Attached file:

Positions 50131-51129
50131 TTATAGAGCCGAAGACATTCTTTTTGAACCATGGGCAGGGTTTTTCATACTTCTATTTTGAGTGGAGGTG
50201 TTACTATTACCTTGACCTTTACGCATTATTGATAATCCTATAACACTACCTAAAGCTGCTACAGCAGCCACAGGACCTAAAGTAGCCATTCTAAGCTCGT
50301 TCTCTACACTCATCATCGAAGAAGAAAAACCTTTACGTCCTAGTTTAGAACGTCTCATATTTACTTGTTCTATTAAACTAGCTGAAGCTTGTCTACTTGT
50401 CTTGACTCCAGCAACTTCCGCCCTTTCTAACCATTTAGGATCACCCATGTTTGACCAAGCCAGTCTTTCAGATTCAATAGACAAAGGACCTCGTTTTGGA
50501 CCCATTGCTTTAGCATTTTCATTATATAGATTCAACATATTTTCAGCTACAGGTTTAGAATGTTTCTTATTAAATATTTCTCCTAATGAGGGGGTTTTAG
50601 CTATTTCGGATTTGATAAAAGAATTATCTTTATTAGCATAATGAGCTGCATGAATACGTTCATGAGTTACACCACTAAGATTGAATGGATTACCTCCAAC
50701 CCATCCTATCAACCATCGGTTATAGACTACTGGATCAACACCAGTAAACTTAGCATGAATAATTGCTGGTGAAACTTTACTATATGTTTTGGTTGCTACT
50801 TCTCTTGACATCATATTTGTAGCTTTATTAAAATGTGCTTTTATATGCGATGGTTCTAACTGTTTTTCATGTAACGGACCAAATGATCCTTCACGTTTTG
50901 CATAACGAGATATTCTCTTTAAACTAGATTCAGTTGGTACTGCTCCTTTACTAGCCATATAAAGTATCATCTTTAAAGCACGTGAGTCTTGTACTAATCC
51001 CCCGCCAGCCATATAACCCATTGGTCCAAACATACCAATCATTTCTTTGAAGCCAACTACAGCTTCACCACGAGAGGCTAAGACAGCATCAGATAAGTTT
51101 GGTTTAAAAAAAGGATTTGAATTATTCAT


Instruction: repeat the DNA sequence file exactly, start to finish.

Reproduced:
Positions 50131-51129
50131 TTATAGAGCCGAAGACATTCTTTTTGAACCATGGGCAGGGTTTTTCATACTTCTATTTTGAGTGGAGGTG
50201 TTACTATTACCTTGACCTTTACGCATTATTGATAATCCTATAACACTACCTAAAGCTGCTACAGCAGCCACAGGACCTAAAGTAGCCATTCTAAGCTCGT
50301 TCTCTACACTCATCATCGAAGAAGAAAAACCTTTACGTCCTAGTTTAGAACGTCTCATATTTACTTGTTCTATTAAACTAGCTGAAGCTTGTCTACTTGT
50401 CTTGACTCCAGCAACTTCCGCCCTTTCTAACCATTTAGGATCACCCATGTTTGACCAAGCCAGTCTTTCAGATTCAATAGACAAAGGACCTCGTTTTGGA
50501 CCCATTGCTTTAGCATTTTCATTATATAGATTCAACATATTTTCAGCTACAGGTTTAGAATGTTTCTTATTAAATATTTCTCCTAATGAGGGGGTTTTAG
50601 CTATTTCGGATTTGATAAAAGAATTATCTTTATTAGCATAATGAGCTGCATGAATACGTTCATGAGTTACACCACTAAGATTGAATGGATTACCTCCAAC
50701 CCATCCTATCAACCATCGGTTATAGACTACTGGATCAACACCAGTAAACTTAGCATGAATAATTGCTGGTGAAACTTTACTATATGTTTTGGTTGCTACT
50801 TCTCTTGACATCATATTTGTAGCTTTATTAAAATGTGCTTTTATATGCGATGGTTCTAACTGTTTTTCATGTAACGGACCAAATGATCCTTCACGTTTTG
50901 CATAACGAGATATTCTCTTTAAACTAGATTCAGTTGGTACTGCTCCTTTACTAGCCATATAAAGTATCATCTTTAAAGCACGTGAGTCTTGTACTAATCC
51001 CCCGCCAGCCATATAACCCATTGGTCCAAACATACCAATCATTTCTTTGAAGCCAACTACAGCTTCACCACGAGAGGCTAAGACAGCATCAGATAAGTTT
51101 GGTTTAAAAAAAGGATTTGAATTATTCAT